Japanese PM visits Pearl Harbor with Obama
PEARL HARBOR: Japanese Prime Minister Shinzo Abe made a symbolic visit to Pearl Harbor with President Barack Obama on Tuesday, commemorating the victims of Japan's World War II attack and promising that his country would never wage war again.
The visit, just weeks before Republican President-elect Donald Trump takes office, was meant to highlight the strength of the US-Japan alliance amid concerns that Mr Trump could forge a more complicated relationship with Tokyo.
"I offer my sincere and everlasting condolences to the souls of those who lost their lives here, as well as to the spirits of all the brave men and women whose lives were taken by a war that commenced in this very place," Mr Abe said.
"We must never repeat the horrors of war again.
"This is the solemn vow we, the people of Japan, have taken."
Japanese forces attacked Pearl Harbor with torpedo planes, bombers and fighter planes on the morning of Dec 7, 1941, pounding the US fleet moored there in the hope of destroying US power in the Pacific.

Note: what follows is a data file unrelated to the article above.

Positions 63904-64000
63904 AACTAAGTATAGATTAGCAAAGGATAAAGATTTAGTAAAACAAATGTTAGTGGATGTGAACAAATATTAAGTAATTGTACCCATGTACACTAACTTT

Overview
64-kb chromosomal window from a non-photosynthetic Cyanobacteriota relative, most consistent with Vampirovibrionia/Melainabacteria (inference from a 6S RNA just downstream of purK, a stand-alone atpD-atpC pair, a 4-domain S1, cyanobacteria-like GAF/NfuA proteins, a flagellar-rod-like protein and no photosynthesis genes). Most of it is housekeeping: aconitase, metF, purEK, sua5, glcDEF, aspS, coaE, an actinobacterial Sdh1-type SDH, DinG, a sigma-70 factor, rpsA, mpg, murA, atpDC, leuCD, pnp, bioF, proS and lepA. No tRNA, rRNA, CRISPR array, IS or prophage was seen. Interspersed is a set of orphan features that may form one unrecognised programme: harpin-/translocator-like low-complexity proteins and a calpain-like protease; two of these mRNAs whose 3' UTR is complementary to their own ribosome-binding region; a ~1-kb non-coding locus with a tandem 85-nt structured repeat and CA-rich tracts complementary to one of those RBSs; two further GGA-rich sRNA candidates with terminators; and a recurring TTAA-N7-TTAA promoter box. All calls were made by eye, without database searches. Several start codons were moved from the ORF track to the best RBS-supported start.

Mr Abe did not apologise for the attack, a step that would have irked his conservative supporters, many of whom say US economic sanctions forced Japan to open hostilities.
"This visit to Pearl Harbor was to console the souls of the war dead, not to apologise," Chief Cabinet Secretary Yoshihide Suga told a news conference in Tokyo, adding the trip had showed that the allies would contribute to world peace and prosperity.
Mr Obama, who earlier this year became the first incumbent US president to visit Hiroshima, where the US dropped an atomic bomb in 1945, called Mr Abe's visit a "historic gesture" that was "a reminder that even the deepest wounds of war can give way to friendship and a lasting peace".
Mr Abe became the first Japanese prime minister to visit the USS Arizona Memorial, built over the remains of the sunken battleship USS Arizona, although three others including his grandfather had made quiet stops there in the 1950s.
The two leaders stood solemnly in front of a wall inscribed with the names of those who died in the 1941 attack and took part in a brief wreath-laying ceremony.